ASEAN KEY DESTINATIONS
Indonesia commodity export rethink rattles metals, miners
Indonesia rewrote its mineral export rules in a surprise shift of policy that rattled mining companies from the U.S. to Japan and sent copper prices to the highest in a month.
Nickel producers from Sumitomo Metal Mining Co. to Nickel Asia Corp. tumbled after Southeast Asia’s biggest economy said it will allow some exports of nickel ore and bauxite, easing a ban on unprocessed ore shipments in place since 2014. Freeport-McMoRan Inc., the U.S. company that operates the world’s second-largest copper mine in the province of Papua, dropped after the government said it must change its operating terms before it can ship overseas. Nickel fell in London while copper rose.
The unexpected rule changes signal a major policy shift for Indonesia, which banned exports of raw, unprocessed ores in January 2014 as it sought to develop a domestic processing industry and prevent its mineral wealth from disappearing overseas. The relaxation is bearish for nickel prices and could now dampen investment in new plants, according to Citigroup Inc. and Macquarie Group Ltd.
“There is little doubt that at a headline level this looks bearish for the global nickel market in terms of future pricing,” Macquarie Group analysts including Ian Roper wrote in a report. dated Jan. 12. “Given the previous ban had effectively worked by forcing downstream investment in Indonesia, to change tack in such a way is certainly a very strange move.”
The government will allow exports of excess nickel ore and bauxite by miners that are building processing plants in the country, Bambang Gatot Ariyono, director-general of minerals and coal at the Energy & Mineral Resources Ministry, told reporters on Thursday. Shipments will be permitted for a maximum of five years, he said. Smelters must source a minimum 30 percent of their supply domestically with low-grade nickel ore.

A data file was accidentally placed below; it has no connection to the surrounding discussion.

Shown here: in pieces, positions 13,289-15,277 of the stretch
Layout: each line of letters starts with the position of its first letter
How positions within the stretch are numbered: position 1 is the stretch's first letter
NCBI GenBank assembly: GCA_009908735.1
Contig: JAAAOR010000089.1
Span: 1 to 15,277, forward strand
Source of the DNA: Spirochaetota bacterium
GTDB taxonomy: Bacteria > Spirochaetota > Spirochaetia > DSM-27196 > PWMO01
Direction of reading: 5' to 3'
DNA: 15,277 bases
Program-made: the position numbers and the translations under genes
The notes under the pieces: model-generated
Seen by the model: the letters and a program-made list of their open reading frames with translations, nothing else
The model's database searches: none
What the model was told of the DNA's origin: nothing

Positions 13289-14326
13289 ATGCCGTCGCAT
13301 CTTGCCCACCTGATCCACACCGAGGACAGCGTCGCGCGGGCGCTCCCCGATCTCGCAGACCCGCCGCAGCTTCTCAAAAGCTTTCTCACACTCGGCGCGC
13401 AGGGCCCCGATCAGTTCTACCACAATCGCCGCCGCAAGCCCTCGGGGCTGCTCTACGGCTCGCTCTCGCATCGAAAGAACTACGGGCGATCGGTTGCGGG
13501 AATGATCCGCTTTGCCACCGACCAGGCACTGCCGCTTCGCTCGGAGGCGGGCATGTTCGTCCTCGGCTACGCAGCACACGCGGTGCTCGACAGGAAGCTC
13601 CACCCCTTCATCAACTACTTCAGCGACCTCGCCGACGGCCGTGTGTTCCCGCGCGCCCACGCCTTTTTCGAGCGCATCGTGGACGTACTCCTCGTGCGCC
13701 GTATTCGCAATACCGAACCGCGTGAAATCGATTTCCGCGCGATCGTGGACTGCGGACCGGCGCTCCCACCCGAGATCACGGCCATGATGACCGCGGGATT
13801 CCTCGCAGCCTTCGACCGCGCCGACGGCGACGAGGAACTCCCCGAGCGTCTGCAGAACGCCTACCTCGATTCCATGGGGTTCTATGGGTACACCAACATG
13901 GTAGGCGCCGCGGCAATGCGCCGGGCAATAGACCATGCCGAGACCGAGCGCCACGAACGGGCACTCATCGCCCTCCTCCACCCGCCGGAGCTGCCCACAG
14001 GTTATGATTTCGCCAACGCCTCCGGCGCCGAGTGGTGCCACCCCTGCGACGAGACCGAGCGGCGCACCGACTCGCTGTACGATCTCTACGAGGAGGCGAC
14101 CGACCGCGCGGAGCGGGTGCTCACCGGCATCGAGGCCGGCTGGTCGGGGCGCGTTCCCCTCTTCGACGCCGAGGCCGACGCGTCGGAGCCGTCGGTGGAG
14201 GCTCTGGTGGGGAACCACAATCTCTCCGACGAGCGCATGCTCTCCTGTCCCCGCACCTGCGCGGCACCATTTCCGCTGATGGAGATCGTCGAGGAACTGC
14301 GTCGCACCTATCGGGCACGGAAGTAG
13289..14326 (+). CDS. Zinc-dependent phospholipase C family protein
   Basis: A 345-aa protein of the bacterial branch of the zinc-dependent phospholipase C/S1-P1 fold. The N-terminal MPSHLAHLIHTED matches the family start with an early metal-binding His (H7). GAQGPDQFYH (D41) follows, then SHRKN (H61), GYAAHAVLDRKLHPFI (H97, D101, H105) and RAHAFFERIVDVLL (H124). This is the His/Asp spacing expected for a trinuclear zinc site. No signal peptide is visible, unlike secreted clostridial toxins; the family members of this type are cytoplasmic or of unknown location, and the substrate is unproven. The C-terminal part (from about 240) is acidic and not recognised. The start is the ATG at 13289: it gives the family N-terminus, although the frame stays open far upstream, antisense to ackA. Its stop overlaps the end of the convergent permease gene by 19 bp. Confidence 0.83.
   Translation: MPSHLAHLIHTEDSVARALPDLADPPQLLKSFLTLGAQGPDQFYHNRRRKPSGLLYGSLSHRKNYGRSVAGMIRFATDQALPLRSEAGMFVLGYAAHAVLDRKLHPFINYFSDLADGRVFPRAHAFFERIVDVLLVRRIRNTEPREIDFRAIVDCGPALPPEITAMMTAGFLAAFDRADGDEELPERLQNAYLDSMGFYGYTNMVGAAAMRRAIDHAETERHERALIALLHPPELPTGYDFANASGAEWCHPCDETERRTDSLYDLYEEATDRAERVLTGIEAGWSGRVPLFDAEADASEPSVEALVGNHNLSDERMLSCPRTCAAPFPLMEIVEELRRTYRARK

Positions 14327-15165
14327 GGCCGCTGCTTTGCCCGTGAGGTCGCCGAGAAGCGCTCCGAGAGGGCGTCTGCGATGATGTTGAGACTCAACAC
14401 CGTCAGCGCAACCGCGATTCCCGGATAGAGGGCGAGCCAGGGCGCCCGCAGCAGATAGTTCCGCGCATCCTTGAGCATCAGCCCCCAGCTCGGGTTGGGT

The country will permit shipments of ore with nickel content less than 1.7 percent, along with certain grades of bauxite, the raw material used to make aluminum, according to the regulation signed on Jan. 11. Shipments will be linked to the progress of smelter projects, which must be completed within five years, Ariyono said.
Nickel prices on the London Metal Exchange tumbled as much as 5.1 percent on Thursday on the prospect of more supplies from Indonesia, before reversing losses to close 0.9 percent higher. They were down 0.3 percent at $10,240 a metric ton as of 12:12 p.m. in Singapore on Friday.
The relaxation could allow state-owned nickel producer PT Aneka Tambang to ship as much as 70,000 tons of nickel content in ore from stockpiles and mine restarts over coming years, according to Macquarie. While global balances wouldn’t change much, prices around $9,000 to $10,000 a ton would become “the norm”, the analysts wrote. Citigroup said the new rules could see prices averaging $10,000 this year, potentially dropping as low as $9,500.
Nickel producers sank. Sumitomo Metal, which has production facilities from New Caledonia to the Philippines, slid as much as 8 percent in Tokyo and Western Areas Ltd. plunged 18 percent. GMK Norilsk Nickel PJSC, which rivals Vale SA as the world’s top producer of the metal, dropped 4.3 percent in Moscow on Thursday.